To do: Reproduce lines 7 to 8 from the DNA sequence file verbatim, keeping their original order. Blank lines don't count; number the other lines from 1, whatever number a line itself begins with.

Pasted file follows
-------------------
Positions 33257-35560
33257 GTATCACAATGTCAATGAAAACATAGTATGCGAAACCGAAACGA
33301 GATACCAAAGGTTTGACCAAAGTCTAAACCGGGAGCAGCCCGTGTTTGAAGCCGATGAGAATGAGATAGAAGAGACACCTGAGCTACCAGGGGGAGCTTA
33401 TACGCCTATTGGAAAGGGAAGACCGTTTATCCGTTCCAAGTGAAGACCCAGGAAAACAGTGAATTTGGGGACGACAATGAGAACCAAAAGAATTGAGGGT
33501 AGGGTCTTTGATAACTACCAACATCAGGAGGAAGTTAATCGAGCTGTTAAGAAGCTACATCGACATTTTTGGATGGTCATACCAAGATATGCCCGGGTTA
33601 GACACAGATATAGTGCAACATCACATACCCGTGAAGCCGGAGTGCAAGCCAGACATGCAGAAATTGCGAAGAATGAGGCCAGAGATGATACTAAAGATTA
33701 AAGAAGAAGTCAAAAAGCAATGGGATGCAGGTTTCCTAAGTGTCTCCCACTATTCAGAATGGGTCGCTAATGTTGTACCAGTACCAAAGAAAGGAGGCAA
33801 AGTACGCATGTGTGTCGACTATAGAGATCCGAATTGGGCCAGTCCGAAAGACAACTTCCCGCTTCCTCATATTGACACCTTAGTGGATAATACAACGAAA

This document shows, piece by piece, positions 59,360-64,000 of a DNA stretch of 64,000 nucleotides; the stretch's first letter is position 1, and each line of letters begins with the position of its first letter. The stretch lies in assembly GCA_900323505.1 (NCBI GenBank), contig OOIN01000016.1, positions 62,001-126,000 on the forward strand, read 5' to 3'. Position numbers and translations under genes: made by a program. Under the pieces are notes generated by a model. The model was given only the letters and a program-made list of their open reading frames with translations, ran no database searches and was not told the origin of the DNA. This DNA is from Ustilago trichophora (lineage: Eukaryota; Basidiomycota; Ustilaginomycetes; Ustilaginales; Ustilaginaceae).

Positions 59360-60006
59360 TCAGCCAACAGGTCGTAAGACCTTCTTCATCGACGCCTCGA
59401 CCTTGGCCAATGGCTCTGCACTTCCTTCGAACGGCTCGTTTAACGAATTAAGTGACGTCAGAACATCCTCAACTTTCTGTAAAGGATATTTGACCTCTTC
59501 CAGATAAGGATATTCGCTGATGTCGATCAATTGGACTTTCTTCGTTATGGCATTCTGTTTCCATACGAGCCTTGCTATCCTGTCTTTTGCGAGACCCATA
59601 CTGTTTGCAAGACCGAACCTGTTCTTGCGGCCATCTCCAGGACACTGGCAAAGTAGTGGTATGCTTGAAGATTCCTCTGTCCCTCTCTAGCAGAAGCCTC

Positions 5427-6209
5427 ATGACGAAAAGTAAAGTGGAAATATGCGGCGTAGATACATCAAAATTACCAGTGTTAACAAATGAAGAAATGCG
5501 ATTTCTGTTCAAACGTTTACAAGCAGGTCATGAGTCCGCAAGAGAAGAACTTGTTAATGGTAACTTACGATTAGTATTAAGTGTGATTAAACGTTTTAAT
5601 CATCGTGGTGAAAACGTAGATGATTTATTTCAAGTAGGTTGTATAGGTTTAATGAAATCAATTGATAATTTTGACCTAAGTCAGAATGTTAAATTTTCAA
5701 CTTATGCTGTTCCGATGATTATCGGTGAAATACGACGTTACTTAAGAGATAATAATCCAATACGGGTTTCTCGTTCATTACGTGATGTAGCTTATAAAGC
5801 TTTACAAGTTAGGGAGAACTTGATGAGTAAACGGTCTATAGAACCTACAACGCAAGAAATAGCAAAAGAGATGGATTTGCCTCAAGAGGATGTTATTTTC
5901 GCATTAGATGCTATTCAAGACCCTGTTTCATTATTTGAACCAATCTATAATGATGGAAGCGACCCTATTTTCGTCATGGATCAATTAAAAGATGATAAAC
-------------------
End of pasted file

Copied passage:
33701 AAGAAGAAGTCAAAAAGCAATGGGATGCAGGTTTCCTAAGTGTCTCCCACTATTCAGAATGGGTCGCTAATGTTGTACCAGTACCAAAGAAAGGAGGCAA
33801 AGTACGCATGTGTGTCGACTATAGAGATCCGAATTGGGCCAGTCCGAAAGACAACTTCCCGCTTCCTCATATTGACACCTTAGTGGATAATACAACGAAA